Have you ever considered that your personality traits could affect how you invest? Well, every investor has an investment plan before investing to reach their investment objectives. Often, psychology plays a crucial role in how investors perceive investment performance.
For instance, if you are a regular, you’ve probably made investment mistakes. You may sell an earning stock early or hold on to a loss-making one too long. Mistakes are common, but some mistakes may haunt you, like when you disregarded your advisor’s advice or followed a friend’s advice.
Robert Durand, Professor of Finance, Curtin University in Australia, wrote a paper based on the leading five-factor model of personality traits (Big Five) in the Journal of Behavioral Finance. His research shows that investors’ personality traits affect their investment decisions and outcomes.
Behavioral Finance deals with external and internal elements that affect an investor’s investment decisions. We have five key personality traits that play a significant role in your investment decisions. Let’s take a look.
It is the tendency to focus on getting gratification from outside and others. Such investors are social, eager, chatty, and confident and won’t hesitate to make or reject changes to their investments. They tend to be impulsive, pleasant, and friendly when interacting with others, which lets them gather more information before making decisions. Extraverts take on more risks to fulfil their need for excitement. An advantage such investors can have is their high-risk tolerance, which means possible high returns. But, such tolerance can lead them to take on too much risk and lose money.
It is a trait that lets a person put others’ needs before their own. Such investors are polite, kind, tolerant, naïve, selfless and hopeful. They prefer helping others and working with those needing help. An advantage is such investors cooperate with their advisors on their investments.
However, such agreeableness can also mean they accept all forms of misinformation. It means such investors may take unsolicited advice at face value as they lack the expertise in evaluating investments, causing instability in their portfolios. Moreover, they do not like to offend others and may hesitate to raise red flags they see.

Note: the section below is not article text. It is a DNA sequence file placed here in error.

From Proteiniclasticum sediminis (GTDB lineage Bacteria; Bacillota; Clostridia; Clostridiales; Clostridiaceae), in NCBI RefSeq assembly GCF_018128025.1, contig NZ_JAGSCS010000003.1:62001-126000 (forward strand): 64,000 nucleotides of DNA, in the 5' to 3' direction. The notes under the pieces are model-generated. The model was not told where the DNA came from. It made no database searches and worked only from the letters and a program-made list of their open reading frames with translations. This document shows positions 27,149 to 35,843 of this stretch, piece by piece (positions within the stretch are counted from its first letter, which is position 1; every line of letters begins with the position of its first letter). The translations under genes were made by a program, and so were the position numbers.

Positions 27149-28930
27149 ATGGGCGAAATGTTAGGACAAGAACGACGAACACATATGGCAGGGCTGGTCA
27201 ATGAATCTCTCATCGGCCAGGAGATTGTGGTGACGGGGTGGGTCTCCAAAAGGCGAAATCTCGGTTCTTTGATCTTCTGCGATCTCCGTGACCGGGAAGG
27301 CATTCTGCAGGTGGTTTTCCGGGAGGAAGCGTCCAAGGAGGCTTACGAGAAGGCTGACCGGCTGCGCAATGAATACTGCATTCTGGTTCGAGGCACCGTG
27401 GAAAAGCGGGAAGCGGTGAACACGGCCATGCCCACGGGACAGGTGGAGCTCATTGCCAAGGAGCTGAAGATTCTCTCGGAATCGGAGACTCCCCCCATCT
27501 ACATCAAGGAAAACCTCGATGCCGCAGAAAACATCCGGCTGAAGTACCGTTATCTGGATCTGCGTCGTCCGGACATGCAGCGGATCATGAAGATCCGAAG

It is a personality trait that reflects a person’s tendency to follow the rules, be responsible, organized, and goal-oriented. Such investors tend to be reliable, dynamic, and good at self-control. As a result, they are more likely to avoid stress and earn high returns through their planned investments. Most long-term investors tend to be conscientious, cautious, and meticulous, with an ability to delay instant gratification for long-term returns. However, such investors are risk-averse too and prefer steady and stable investments.
It is a trait when people are emotionally unbalanced and tend to feel anxious, angry, and depressed. Such investors are sensitive to their external environment, and fluctuating markets tend to increase their anxiety and fear of investment. Like extraverts, these investors have a high-risk tolerance, which means potentially higher returns. However, their impulsiveness can lead to irrational decisions affecting their investments.
Open to experience
It is a trait that lets a person be open to various experiences and adventures. Such investors tend to be inventive, interested, and open to new ideas, actively seeking new experiences. But unfortunately, their tendency for fresh experiences could also lead to irrational decisions, adversely affecting investment performance.
Personality traits and their relation to investing
According to Prof. Durand, personality traits are stable after age 30. So, if you know your personality traits early and understand how they will affect your investment decisions, you can avoid making mistakes. Neuroticism and extraversion play a more prominent role than the other traits.
Investors scoring high in neuroticism are attracted to risk but are still uncomfortable. They could sell risky stocks and buy others as they have a tendency to make emotional decisions. On the other hand, extraverts manage their investments better, even if they have a high-risk tolerance.
Looking at the traits above and their effect on your investment behavior should help you avoid making such mistakes. Having fundamentally strong stocks in your portfolio for the long term can help you earn better returns and create sustainable wealth.
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I’m Archana R. Chettiar, an experienced content creator with
an affinity for writing on personal finance and other financial content. I
love to write on equity investing, retirement, managing money, and more.